## Mixed Costs

**Mixed costs** have both a fixed and a variable component. There is typically a base amount that is incurred even if there are no sales at all. There is also an incremental amount assigned to each unit sold.

The following are three examples of mixed costs. A prepaid cell phone plan might include a base rate of $30 for 1G of data and $5 for each additional 300 megabytes of data. A salesperson might earn a base salary of $25,000 per year plus $3 for each unit of the product she sells. Equipment rental may cost $8,000 per year plus $1 for each hour used over 10,000 hours.

For purposes of analysis, mixed costs are separated into their fixed and variable components. Normally, you know the fixed and variable cost components of whatever contract you might have that has resulted in a mixed cost, but if you didn’t, you could calculate the fixed and variable components. For instance, **the high-low estimation method** breaks out the costs by looking at the total sales in dollars and the total cost of those sales for several periods by selecting the period with the highest activity level and the period with the lowest activity level.

The high-low method of separating costs is illustrated using the following information over a six-month period.

Month | Units manufactured | Total Mixed Cost | |

January | 1,400 | $52,700 | |

February | 2,100 | $61,200 | |

March | 2,900 | $69,800 | Highest total units |

April | 2,500 | $66,400 | |

May | 1,100 | $48,200 | Lowest total units |

June | 1,800 | $56,900 |

Since the fixed cost component does not change with the number of sales, the difference between the total costs of the month with the most units sold (March) and the month with the fewest units sold (May) will estimate variable costs.

Difference in total cost ($69,800 – $48,200) = $21,600

Difference in total units (2,900 – 1,100) = 1,800

Variable cost per unit = $21,600 / 1,800 units sold = $12

Now that you have determined the variable cost per unit to be $12, you can calculate the fixed costs by using either March (highest sales) or May (lowest sales):

Total cost – variable costs = fixed costs

For March, the total cost for this particular expense item was $69,800.

Our estimate of variable costs would be $34,800 = ($12 per unit x 2,900 units).

Subtracting variable costs from total mixed costs gives us $35,000 ($69,800 – $34,800).

Therefore, using the high-low method, we estimate the variable cost per unit is $12 and fixed costs are $35,000.

If we graph the data points we have and then apply a best-fit line to the data, we can see that our formula looks reasonable within a relevant range. The blue Xs are our data points, and the dashed line is what our formula predicts based on various levels of output.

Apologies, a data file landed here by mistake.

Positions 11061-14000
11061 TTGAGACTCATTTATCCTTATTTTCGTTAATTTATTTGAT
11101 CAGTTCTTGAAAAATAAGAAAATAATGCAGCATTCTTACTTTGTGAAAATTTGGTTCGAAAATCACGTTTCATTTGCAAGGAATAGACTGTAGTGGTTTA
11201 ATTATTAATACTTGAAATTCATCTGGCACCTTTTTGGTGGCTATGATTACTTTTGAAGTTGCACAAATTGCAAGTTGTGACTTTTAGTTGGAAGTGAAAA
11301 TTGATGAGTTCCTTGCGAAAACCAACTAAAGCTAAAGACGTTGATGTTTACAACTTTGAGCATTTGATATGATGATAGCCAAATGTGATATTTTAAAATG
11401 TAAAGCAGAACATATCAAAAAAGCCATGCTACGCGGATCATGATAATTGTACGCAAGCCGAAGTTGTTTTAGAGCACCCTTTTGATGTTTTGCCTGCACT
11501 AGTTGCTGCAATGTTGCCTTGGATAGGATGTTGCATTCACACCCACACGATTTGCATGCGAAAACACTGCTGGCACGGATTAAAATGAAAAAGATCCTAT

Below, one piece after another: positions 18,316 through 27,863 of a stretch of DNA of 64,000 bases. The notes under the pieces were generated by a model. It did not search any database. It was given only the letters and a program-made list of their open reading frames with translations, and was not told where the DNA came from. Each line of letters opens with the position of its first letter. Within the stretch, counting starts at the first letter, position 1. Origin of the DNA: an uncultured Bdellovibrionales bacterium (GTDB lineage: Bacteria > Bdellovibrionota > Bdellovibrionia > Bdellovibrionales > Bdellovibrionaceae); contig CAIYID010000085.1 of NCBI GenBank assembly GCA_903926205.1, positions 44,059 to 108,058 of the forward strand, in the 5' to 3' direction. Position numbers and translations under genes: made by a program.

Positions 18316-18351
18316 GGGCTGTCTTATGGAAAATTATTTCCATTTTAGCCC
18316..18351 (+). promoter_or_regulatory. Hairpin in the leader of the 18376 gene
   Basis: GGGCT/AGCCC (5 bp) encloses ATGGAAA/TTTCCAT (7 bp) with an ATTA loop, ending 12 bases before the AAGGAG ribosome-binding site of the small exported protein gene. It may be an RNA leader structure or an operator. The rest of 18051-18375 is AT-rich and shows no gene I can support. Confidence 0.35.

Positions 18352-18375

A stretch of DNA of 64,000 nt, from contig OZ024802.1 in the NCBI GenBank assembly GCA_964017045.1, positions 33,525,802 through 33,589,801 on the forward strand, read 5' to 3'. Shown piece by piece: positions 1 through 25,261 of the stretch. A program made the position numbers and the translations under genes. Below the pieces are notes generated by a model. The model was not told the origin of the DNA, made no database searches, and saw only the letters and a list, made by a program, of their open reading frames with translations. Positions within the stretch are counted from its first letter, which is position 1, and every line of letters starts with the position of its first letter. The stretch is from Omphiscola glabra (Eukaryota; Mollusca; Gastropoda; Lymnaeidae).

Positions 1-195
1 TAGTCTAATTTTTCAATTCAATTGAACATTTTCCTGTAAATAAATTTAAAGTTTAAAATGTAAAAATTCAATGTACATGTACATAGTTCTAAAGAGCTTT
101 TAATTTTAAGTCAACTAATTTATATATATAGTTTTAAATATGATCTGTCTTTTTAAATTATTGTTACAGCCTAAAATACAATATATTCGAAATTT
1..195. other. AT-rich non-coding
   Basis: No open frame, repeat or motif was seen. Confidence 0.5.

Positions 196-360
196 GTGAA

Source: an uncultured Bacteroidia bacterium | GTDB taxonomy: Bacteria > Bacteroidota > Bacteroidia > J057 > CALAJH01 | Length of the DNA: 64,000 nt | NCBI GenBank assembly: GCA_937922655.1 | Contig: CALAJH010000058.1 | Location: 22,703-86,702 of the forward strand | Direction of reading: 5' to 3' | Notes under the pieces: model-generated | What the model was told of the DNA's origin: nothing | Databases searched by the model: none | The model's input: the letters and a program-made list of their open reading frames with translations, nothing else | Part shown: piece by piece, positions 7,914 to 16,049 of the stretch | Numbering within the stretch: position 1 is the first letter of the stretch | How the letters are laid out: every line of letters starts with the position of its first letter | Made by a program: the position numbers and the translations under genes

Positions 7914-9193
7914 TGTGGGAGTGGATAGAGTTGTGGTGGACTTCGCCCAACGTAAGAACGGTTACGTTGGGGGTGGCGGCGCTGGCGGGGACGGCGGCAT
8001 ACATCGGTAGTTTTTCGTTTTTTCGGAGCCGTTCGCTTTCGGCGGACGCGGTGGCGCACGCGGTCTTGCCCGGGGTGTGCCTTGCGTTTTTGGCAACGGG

Step costs are another version of fixed costs. A **step cost** occurs when a variable or fixed cost crosses the boundary of the relevant range, making it jump up suddenly. If the relevant range is fairly wide, accountants may refer to the increasing cost as a “step-fixed” cost. If the relevant range is fairly narrow, it could be called a “step-variable” cost (see video below). In any case, like mixed costs, a step cost is a variation of the basic behavior categories of fixed or variable.

You can view the transcript for “Step Variable Costs” here (opens in new window).

Let’s learn more about visualizing variable and fixed costs.

Now, let’s check your understanding of fixed, variable, and mixed costs.

### Practice Questions

### Candela Citations

- Variable and Fixed Costs.
**Authored by**: Joseph Cooke.**Provided by**: Lumen Learning.**License**:*CC BY: Attribution*

- Multiple books on a cart..
**Authored by**: Tom Hermans.**Provided by**: Unsplash.**Located at**: https://unsplash.com/photos/9BoqXzEeQqM.**License**:*CC0: No Rights Reserved*

- What is the Relevant Range (Managerial Accounting Tutorial #4).
**Authored by**: Note Pirate.**Located at**: https://youtu.be/KCpRAgs-yMw.**License**:*All Rights Reserved*.**License Terms**: Standard YouTube License - Step Variable Costs.
**Authored by**: Education Unlocked.**Located at**: https://youtu.be/wrmNwHAidVo.**License**:*All Rights Reserved*.**License Terms**: Standard YouTube License - Variable Costs.
**Authored by**: Education Unlocked.**Located at**: https://youtu.be/0Nmvjvhdex8.**License**:*All Rights Reserved*.**License Terms**: Standard YouTube License - Fixed Costs.
**Authored by**: Education Unlocked.**Located at**: https://youtu.be/Ah7EggKApHY.**License**:*All Rights Reserved*.**License Terms**: Standard YouTube License